In the early hours of Friday 27th May 2017 a large storm rapidly formed over Devon and Cornwall, as part of an approaching front.
200km away in Wiltshire the sky was still clear and as usual the Wilcot station meteorcams were monitoring the sky for brief flashes of light from meteors. A few meteors were captured but mostly the meteorcams picked up the flashes of distant lightning. By the end of the night lightning had triggered the west facing camera more than 600 times.
The lightning plot below shows how active this storm was.at 0100 UT (Red dots are strikes in the last fifteen minutes, blue dots were more than an hour old.)
Thunderstorms this strong aren’t very common in the UK and it shows up on the satellite image below as an intense white blob over the southwest tip of England.
In addition to the usual flashes along the horizon there were brief flashes of ghostly sprites, far above the storms and almost at the edge of space. These discharges lasted barely a tenth of a second but were bright enough to trigger the camera. It was a record night for sprites from this station with 23 events being recorded before the advancing cloud blocked out the night sky.
Lightning occurs in the lower 10km of the atmosphere but sprites are typically 60 to 90km above the surface, just below where most meteors burn up. Sprites, or Transient Luminous Events (TLE), are very different to lightning near the ground and several forms were recorded during the display.
Here is a compilation of all the sprites recorded during the night.
Single frames from the video show some of the events in more detail. Some of them were just a single spike but most were in clusters, like this one to the right of Jupiter:
Note the distinctive little spots below each spike.
Some involved strong spikes with weak streamers:
Others were blobs with rather messy streamers:
Even the International Space Station put in an appearance during one of the sprite events.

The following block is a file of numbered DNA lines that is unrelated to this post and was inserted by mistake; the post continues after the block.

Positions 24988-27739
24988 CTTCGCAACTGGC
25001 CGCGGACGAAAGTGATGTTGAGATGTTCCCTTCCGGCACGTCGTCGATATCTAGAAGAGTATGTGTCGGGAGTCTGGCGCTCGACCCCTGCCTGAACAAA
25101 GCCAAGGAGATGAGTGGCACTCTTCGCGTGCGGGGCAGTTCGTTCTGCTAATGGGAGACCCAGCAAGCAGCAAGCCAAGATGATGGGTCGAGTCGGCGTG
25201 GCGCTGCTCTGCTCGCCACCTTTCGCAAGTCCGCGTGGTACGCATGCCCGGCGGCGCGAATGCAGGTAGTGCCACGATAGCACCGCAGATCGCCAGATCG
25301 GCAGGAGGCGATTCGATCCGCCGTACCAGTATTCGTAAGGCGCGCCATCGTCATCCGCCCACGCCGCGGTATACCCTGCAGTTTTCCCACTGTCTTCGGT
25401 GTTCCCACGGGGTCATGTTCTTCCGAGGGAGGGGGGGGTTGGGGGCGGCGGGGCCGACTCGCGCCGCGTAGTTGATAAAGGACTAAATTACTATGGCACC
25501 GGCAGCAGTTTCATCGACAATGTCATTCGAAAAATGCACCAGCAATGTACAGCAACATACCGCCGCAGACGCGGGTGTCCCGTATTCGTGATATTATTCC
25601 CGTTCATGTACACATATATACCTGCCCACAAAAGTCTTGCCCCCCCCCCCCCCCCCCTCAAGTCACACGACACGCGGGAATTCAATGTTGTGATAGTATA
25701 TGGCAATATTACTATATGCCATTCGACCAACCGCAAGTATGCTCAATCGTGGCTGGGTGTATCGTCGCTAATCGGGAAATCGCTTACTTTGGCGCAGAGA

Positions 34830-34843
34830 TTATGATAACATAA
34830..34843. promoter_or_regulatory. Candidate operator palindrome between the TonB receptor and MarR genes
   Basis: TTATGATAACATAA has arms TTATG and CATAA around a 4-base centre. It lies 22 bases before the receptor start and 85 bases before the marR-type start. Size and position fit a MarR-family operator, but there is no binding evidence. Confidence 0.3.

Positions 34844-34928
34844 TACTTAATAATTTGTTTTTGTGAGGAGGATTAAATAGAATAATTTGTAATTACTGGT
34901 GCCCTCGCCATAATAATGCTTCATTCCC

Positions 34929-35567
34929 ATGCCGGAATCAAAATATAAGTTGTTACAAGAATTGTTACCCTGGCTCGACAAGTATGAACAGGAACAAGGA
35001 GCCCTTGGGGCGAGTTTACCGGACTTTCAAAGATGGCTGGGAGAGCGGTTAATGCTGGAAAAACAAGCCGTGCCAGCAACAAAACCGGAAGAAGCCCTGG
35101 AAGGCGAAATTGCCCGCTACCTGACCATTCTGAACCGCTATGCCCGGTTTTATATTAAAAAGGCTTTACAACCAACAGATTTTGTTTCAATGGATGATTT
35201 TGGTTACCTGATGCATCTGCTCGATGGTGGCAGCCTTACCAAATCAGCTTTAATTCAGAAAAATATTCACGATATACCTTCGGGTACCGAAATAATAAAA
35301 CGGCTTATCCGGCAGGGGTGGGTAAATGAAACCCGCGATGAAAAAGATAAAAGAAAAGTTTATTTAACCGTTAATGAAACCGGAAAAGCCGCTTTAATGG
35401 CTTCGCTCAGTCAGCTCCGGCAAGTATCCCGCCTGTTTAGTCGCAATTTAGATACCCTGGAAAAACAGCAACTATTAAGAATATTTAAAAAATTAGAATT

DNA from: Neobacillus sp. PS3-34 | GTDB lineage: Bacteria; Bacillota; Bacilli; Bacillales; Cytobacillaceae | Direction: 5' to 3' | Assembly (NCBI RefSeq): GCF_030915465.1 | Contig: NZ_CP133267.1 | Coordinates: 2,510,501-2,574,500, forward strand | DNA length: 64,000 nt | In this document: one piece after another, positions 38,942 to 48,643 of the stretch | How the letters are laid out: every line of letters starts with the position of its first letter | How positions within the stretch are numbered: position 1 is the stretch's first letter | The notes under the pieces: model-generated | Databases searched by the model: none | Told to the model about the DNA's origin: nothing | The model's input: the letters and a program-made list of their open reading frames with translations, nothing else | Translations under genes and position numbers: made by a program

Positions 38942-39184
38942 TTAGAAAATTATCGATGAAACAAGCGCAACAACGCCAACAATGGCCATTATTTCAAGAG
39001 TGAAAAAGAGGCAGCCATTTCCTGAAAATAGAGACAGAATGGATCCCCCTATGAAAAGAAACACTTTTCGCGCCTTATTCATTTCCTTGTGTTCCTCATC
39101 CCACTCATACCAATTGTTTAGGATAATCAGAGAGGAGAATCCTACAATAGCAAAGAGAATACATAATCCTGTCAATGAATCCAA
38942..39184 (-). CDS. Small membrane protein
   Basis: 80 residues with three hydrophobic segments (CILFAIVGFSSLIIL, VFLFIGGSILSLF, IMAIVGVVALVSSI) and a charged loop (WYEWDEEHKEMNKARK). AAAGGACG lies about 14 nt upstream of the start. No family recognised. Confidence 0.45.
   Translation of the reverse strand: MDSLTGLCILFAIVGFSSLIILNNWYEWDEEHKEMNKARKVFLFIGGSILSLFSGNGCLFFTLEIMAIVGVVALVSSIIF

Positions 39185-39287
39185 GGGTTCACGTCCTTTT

The ISS moved during the few seconds the camera was recording, leaving a bright streak).
The more easterly part of the storm front was also moving northward and swept overhead at dawn, heralded by thunder and lightning. The brief wall of rain was preceded by a good display of mammatus clouds.
The video is a compilation of all the events triggered during the night on the south-west facing camera, with several flashes a minute at some stages.
Oh, and there were a few nice meteors too …
Richard Fleet - Wilcot station
Sidmouth, Devon, utilising the Blitzortung lightning storm network
Lightning progression on the morning of 27th May 2017. The images indicate the route the storm took and how it intensified.
GREEN LINES: show the location of detecting stations
WHITE: Current 10 minutes of storm
YELLOW: 10 minutes previous
ORANGE: 20 minutes previous
RED: 30 minutes previous
The storm moved from South to North, covering most of Devon & Cornwall and parts of Dorset and English Channel Surprisingly, Exmouth and Exeter remained untouched. Much of the action was inter-cloud The whole spectacular event was silent when observed from Exmouth/Exeter
The video is looking West from Exmouth. The storm commenced Saturday 27th May 2017 approx. 01:00 UT (02:00 BST) and lasted approx. two hours The two “stars” visible in the video are Spica on the left and Jupiter (brighter) on the right.
Iain Grant - Lockyer Technology Centre